If this team fails to win at least 85 games, Rizzo has an easy decision with MW. I will say now, If MW is with this team in 2016 and the Nats fail to win at least 8s games, I will turn in my season tickets that I have had since 2010 and would recomend others do the same as this franchise would just be a joke at that point deceiving their fans that they care about winning.

    My prediction ( I should have taken the bet with Wonk that Nats would not win 82 games a week ago, darn it) now is 76-86

    • bowdenball - Aug 18, 2015 at 10:54 AM

      I’ll make that 82 win bet right now if you’d like, mick. 81.5, I get the over and you get the under. What are the stakes?

      • micksback1 - Aug 18, 2015 at 10:57 AM

        Let’s do it…how about a case of each other’s favorite beer? I like Corona Lights

        lol

      • NatsLady - Aug 18, 2015 at 11:11 AM

        I’m taking the OVER, too. No beer, though, it puts me to sleep.

      • micksback1 - Aug 18, 2015 at 11:19 AM

        so NL, name your stake, this means if I win, I will get a case from Wonk and a case from you..

        life is good

        lol

      • NatsLady - Aug 18, 2015 at 11:50 AM

        I will be perfectly satisfied with you losing. No more stake than that is needed!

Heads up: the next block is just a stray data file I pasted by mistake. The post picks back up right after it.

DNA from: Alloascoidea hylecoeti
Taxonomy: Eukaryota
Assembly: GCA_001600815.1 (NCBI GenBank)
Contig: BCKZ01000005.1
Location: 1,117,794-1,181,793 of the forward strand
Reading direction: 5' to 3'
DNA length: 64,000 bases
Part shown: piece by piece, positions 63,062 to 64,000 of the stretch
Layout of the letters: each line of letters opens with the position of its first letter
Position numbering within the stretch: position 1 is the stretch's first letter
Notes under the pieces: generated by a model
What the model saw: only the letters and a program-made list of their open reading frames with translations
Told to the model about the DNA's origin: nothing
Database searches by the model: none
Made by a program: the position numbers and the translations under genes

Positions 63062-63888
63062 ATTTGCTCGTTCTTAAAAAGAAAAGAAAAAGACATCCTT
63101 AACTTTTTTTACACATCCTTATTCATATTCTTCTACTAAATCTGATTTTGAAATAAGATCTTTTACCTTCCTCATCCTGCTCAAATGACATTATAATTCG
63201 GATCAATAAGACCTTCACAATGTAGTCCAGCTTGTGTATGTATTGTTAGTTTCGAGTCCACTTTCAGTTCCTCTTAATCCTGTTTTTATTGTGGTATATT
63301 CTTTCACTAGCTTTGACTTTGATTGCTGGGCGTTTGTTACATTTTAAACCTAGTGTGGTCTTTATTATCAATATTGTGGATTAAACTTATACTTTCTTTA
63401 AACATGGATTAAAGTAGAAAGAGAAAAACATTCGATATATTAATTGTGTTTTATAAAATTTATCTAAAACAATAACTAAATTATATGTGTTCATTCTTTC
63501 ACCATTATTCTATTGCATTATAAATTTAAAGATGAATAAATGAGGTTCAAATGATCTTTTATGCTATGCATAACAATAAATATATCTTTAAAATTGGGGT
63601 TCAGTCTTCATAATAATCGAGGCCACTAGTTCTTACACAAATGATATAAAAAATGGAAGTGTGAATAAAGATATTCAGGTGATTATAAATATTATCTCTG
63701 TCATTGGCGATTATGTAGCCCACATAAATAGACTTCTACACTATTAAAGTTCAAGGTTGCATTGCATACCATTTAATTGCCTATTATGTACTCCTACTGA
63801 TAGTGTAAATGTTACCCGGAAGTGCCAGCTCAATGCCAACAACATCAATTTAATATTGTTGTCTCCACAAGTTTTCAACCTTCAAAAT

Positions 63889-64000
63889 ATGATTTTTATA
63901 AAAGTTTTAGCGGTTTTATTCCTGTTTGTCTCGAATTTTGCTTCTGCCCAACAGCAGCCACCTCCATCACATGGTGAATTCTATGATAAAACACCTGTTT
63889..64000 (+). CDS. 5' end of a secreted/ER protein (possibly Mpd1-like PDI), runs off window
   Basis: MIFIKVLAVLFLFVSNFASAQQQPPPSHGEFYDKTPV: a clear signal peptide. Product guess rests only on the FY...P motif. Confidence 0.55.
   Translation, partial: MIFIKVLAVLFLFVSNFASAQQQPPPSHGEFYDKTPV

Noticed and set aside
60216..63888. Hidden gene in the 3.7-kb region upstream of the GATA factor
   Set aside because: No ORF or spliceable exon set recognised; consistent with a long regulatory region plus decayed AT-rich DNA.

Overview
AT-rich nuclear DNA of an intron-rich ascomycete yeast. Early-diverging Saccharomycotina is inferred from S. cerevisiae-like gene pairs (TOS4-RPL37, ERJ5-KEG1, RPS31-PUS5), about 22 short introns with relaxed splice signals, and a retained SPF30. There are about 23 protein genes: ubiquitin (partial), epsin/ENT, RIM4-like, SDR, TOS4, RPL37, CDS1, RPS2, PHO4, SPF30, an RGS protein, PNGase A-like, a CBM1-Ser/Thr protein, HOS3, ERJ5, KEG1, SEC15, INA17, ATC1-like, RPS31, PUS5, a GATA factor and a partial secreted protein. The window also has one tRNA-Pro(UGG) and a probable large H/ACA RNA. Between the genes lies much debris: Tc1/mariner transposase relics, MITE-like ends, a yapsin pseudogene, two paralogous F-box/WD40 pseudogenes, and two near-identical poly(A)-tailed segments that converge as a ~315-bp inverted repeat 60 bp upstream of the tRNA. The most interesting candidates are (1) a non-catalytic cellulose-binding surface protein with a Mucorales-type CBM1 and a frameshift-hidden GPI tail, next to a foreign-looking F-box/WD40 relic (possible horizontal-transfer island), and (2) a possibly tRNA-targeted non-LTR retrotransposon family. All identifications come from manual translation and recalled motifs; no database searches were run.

• bowdenball - Aug 18, 2015 at 12:35 PM

        Sure, mick. Can we just make it a payment for the cost of the beer? The logistics seem difficult to deal with but I’m happy to paypal you the retail price for a case of Corona Light if you win!

      • mauimo22 - Aug 18, 2015 at 3:04 PM

        Count me in on the under 81.5, but I like wine!
        I mean, beer is so last century!

    • micksback1 - Aug 18, 2015 at 2:43 PM

      hey bowden….forget the paypal, opening day, God willing we will meet at ball park have a beer or two. yeah, I will go to the opener, whether or not I renew my package or not

  15. rlndtln - Aug 18, 2015 at 11:22 AM

    Nats problem in a nutshell.Hitting fair,fielding fair,starting pitching fair,BP poor,manager poor,record fair.81-81.

  16. stoatva - Aug 18, 2015 at 11:24 AM

    I tried Corona Light once. It had no discernible flavor. A helpful friend pointed out: It tastes like lime, if you add lime.